It shrinks your vision when you’re in survival mode. 

It's too easy to long for the seemingly unreachable future, while simultaneously being fixated on the issue at hand. The disconnect between the solution and the problem feels a mile wide.

Even when I’m doing everything that I know how to do, I STILL can come up short. Sometimes my best isn't enough. This leads to me feeling broken, small, frustrated, afraid, and anxious about each day, wondering which waves will come next to crash over my head. 

Anxiety steals my ability to be present in the moment, causes me to miss out on time with people I care about, makes me focus on lack rather than enjoying what I have, it keeps me from being able to have vision for the future, it can make me feel sorry for myself, it can make me angry at people who let me down or situations that should have gone a different way.

Expectation versus reality.

This contrast trips me up a lot. What do you do when you work your hardest, try your hardest, do your part, do everything that you need to know, and then still come up short?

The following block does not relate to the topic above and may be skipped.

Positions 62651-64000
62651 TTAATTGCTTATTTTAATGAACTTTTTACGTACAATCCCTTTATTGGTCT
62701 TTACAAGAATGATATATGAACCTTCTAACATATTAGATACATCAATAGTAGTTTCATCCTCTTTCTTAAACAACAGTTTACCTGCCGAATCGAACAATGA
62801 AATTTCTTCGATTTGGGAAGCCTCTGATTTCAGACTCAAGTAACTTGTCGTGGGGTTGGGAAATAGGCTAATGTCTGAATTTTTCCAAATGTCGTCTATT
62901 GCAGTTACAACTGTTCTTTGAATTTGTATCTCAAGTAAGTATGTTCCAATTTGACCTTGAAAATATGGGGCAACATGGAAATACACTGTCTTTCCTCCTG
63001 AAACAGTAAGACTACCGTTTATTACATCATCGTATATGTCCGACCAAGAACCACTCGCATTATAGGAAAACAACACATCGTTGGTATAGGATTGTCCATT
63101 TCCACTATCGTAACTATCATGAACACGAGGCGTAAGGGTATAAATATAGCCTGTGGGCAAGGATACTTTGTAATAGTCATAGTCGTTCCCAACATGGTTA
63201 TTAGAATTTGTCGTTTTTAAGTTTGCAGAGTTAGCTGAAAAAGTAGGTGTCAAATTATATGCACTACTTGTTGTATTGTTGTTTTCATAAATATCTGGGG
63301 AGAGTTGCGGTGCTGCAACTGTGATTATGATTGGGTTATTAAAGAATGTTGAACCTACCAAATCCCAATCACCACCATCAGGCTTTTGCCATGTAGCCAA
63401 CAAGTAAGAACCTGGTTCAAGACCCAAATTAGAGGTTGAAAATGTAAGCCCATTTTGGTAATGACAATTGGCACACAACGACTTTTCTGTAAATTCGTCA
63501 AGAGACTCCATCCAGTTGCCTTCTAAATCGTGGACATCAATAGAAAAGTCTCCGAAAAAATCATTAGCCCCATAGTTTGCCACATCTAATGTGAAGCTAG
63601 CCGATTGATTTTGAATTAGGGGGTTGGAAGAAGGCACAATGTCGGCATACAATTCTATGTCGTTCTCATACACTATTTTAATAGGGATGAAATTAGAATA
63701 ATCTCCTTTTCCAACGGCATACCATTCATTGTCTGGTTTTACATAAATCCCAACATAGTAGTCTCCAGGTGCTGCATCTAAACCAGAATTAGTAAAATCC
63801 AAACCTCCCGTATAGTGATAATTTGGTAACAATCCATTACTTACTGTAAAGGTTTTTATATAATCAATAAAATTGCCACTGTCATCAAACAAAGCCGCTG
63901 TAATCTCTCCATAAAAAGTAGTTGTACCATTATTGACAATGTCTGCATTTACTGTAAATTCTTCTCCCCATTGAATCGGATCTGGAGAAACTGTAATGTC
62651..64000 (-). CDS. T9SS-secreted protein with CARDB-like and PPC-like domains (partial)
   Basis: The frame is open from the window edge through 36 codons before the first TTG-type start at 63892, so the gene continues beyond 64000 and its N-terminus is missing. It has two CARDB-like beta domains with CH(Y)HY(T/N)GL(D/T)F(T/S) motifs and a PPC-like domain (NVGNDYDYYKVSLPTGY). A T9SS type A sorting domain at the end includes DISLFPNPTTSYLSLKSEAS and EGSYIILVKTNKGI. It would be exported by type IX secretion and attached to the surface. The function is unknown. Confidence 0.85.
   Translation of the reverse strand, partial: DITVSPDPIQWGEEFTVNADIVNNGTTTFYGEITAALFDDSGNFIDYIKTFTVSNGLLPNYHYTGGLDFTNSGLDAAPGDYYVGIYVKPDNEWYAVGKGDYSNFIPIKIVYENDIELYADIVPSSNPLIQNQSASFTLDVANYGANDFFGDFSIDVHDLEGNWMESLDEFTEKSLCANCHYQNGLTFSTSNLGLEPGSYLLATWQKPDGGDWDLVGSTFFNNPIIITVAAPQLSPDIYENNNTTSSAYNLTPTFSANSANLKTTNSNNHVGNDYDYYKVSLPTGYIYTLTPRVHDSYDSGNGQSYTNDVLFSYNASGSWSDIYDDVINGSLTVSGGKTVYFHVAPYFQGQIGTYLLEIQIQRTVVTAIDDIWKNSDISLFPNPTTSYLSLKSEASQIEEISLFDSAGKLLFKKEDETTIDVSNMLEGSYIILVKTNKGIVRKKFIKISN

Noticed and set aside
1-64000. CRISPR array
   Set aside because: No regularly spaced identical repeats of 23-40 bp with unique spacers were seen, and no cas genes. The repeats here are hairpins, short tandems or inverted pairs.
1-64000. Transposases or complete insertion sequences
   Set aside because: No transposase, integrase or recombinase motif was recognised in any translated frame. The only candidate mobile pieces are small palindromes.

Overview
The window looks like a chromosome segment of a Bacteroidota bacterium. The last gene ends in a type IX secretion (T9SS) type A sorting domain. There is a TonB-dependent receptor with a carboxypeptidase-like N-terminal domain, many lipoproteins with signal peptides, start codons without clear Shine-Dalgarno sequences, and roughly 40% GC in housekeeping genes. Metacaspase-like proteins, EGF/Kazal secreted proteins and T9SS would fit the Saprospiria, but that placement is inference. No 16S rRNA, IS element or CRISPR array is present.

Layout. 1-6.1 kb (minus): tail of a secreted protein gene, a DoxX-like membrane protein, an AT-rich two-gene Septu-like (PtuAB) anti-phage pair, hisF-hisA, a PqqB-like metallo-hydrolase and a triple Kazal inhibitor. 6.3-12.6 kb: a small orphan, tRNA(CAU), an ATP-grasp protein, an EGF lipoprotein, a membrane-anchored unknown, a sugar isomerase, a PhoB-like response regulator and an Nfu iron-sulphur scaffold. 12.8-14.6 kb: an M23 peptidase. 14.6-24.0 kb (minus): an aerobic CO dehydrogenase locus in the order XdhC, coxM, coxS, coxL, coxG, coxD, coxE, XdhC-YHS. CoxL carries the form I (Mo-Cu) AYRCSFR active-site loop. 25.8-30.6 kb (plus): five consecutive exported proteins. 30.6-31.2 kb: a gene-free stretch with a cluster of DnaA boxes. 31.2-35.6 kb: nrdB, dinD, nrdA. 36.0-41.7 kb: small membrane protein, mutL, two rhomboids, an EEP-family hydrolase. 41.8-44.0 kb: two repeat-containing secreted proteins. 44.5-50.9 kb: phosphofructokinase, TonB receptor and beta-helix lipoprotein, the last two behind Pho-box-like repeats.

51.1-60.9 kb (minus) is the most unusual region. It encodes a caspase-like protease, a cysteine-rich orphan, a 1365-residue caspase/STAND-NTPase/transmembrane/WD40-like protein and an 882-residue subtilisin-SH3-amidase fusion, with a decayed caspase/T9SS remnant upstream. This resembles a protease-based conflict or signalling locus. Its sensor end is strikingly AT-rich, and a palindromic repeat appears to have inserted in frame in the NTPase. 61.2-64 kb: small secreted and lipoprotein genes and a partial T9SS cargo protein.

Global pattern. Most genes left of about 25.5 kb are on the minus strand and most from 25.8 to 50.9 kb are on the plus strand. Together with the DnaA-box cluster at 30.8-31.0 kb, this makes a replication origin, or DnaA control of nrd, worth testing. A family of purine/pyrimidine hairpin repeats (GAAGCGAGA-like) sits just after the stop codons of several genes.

That’s a fear that I’ve constantly battled throughout life, especially when it comes true. (FYI, it’s inevitable this will happen. We are humans, and we aren’t perfect.) And because I fear being inadequate, whenever I reach my limit, it feels like the world is going to end. I feel like I’m drowning. It feels like I’m suffocating. I forget about the parts of my life that aren’t falling apart, I forget about the encouragements and truths I know in my heart, I feel helpless.

This kind of disappointment hits me so hard because, ever since I was young, I’ve felt that I had to be perfect in order to be secure. 

Through different experiences in life, challenges, and traumatic events, when I was younger I came to the conclusion that if my world was going to be uncertain, unreliable, and not secure, then I would provide that security, reliability, and certainty for myself. I would perform well, I wouldn’t show vulnerability, I wouldn’t show flaws, I would find solutions myself, I would solve problems myself, I would be perfect.